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NEW YORK (Reuters) - Some people can't wait for the day they retire, but 49-year-old Christiana Drapkin is relieved she's not at the finish line yet after the rout on Wall Street ravaged her retirement savings.
"Since the beginning of the year I must have lost around half," Drapkin, a musician, said of her withering savings. "(The money) wouldn't be there at all."
Wall Street is currently in its worst bear market since the Great Depression, and its stunning destruction of wealth and retirement savings has sent a wave of distress through investors, especially older ones.
A native of Germany, Drapkin has lived in the United States for 26 years. Like many of her fellow Baby Boomers, those born between the mid-1940s and mid-1960s, she saved for her golden years in a 401(k) retirement account.
Such accounts are often heavily focused on equities and if the stock market doesn't recover soon, this could also send further shock waves through an already weak economy as workers like Drapkin cut spending to offset the lost savings.
Ironically, economists have condemned Americans for years for not saving enough, especially during the heavy-borrowing period of the housing bubble earlier this decade, whose implosion has brought down the global economy.
However, a rapid move by U.S. consumers to boost savings now could kick the legs out from under the stumbling economy, which is facing potentially its worst recession in decades.
Still, there is little choice for Drapkin and the once free-spirited generation of Boomers, who account for about a quarter of the population and are on the verge of retirement.
"You just don't spend. You save," Drapkin said. "You make do without things."
The Organization for Economic Cooperation and Development estimates U.S. household wealth has taken a $7 trillion hit from the tumbling housing and stock markets.
Last week's stock market losses took the S&P 500 down to 11-year lows and amounted to a 52 percent decline from record highs hit a year ago.
"It's just stunning. It's heartbreaking, I'm sure, for a lot of people," said Brian Fabbri, managing director of economic research at BNP Paribas.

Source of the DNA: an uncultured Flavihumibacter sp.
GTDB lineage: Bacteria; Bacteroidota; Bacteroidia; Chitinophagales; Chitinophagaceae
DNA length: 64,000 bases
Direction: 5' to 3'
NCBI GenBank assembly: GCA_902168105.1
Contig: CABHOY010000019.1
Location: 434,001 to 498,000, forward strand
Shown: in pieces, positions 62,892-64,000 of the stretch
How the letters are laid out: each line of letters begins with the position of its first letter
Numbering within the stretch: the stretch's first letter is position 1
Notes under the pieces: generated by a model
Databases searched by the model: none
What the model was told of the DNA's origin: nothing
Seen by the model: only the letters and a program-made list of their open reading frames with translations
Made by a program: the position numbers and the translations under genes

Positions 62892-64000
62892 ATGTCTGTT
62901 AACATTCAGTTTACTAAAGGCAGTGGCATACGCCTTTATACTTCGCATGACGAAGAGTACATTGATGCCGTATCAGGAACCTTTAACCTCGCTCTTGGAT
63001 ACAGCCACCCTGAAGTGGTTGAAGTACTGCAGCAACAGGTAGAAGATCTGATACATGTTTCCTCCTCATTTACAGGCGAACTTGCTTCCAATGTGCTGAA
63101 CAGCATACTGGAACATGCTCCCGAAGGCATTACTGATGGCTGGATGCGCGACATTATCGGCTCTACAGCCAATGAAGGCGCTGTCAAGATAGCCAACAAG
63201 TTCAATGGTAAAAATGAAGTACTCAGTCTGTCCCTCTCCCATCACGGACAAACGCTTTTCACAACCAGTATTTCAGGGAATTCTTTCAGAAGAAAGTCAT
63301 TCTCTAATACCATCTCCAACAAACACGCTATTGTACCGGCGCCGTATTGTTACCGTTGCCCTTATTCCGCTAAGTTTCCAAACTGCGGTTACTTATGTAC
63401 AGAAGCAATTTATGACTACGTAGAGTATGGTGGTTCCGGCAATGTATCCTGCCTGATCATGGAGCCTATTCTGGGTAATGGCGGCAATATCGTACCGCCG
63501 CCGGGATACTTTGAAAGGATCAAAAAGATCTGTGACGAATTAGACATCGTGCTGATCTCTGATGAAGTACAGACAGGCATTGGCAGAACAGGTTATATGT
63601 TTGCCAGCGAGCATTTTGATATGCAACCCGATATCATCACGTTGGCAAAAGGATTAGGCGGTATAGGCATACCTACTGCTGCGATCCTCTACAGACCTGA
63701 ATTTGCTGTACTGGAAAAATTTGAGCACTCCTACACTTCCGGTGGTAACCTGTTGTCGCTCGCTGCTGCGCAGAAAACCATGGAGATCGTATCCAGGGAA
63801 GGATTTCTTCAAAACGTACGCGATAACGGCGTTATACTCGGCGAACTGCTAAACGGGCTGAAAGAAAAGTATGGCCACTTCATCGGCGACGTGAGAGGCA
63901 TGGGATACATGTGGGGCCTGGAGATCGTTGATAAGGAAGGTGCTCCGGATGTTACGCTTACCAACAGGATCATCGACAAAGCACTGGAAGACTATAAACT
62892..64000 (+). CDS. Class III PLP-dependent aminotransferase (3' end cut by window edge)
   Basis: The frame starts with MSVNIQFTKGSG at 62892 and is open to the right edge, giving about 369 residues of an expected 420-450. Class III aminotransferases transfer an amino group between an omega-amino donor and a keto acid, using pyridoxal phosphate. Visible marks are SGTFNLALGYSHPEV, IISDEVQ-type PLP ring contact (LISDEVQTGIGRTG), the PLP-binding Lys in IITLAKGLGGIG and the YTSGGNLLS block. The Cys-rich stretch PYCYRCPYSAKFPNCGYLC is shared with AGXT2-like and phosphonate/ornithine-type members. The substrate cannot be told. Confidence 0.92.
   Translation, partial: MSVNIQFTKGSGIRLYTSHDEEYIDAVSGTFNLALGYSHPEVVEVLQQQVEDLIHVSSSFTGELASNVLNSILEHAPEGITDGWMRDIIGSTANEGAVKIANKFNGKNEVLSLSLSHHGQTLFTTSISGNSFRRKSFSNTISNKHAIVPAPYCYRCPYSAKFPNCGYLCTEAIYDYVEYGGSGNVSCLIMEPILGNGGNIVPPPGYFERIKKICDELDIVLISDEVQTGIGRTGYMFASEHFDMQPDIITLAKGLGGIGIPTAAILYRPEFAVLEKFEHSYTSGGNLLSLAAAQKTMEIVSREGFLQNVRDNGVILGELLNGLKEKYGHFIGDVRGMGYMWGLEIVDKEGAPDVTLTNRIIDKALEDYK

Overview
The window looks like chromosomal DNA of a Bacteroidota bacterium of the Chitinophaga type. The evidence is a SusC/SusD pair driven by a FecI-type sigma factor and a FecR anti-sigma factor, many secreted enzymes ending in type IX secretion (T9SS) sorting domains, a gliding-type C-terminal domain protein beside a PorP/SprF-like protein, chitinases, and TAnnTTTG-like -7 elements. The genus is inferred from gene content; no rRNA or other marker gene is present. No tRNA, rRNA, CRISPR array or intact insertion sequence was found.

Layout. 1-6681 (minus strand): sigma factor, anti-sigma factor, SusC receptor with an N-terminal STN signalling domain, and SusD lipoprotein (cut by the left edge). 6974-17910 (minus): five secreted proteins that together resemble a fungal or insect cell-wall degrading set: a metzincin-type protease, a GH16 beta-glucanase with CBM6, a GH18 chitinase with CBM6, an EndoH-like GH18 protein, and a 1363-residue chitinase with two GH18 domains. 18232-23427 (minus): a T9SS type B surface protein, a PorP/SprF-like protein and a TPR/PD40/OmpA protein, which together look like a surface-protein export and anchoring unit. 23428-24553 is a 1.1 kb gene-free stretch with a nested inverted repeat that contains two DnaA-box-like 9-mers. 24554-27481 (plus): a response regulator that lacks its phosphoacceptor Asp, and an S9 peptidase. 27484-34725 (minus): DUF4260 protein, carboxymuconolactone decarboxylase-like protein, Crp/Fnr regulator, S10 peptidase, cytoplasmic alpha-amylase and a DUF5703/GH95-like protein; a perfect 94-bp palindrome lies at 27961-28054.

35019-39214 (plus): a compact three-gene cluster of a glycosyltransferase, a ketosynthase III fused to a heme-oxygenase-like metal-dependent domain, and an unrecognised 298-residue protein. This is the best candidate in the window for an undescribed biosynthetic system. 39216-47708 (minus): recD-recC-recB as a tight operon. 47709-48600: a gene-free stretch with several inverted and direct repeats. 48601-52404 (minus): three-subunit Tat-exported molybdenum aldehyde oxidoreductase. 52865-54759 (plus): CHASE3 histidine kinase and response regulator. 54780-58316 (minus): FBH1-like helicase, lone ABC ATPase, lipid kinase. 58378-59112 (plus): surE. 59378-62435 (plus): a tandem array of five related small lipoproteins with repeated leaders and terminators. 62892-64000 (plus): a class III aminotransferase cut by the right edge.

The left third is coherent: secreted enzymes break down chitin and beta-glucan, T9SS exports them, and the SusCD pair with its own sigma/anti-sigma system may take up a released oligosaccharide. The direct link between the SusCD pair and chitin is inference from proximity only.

"In periods of economic stress like we're in now, fear dominates consumers' minds, and as fear dominates, it encourages them to save money," he said.
Stocks have recovered some since last Friday, after President-elect Barack Obama demonstrated his commitment to reviving the moribund economy. But still-huge losses have left a hole in many people's savings.
"Maybe in two or three years it will rebound and people will be OK," said Eric Toder, senior fellow at the Urban Institute and Urban-Brookings Tax Policy Center.
"But if you're looking at the effects of all this wealth loss, I think the first thing you would think is people are going to have to work longer."
Households aged 50 and older held $5.1 trillion in retirement accounts as of September 30, 2008, according to the Urban Institute.
That means 71.5 percent of all retirement account assets are in the hands of those vulnerable to financial losses as they approach the end of their salary-earning years.
Of households ages 50 and older, 49 percent own retirement accounts, and nearly 80 percent of those accounts include stock holdings, according to the Urban Institute.
The typical retirement account for 50-and-older savers has half its assets in stocks, compounding the damage just as many enter the final stretch before retirement. This could also have a chilling effect on the economy if they are forced to adopt a more austere lifestyle to shore up savings.
"To the extent that the economy is consumer driven, I think that that's absolutely the case," said David Certner, legislative policy director at the American Association of Retired Persons.
"It's a pretty dramatic change that people are looking at in their standard of living in retirement."
Drapkin, the musician, takes comfort from the fact that she has a few years of saving left before retirement.
But she's also under no illusions about what she must do: "I just cut back, batten down the hatches and do what I have to do."
Reporting by Burton Frierson; Editing by Dan Grebler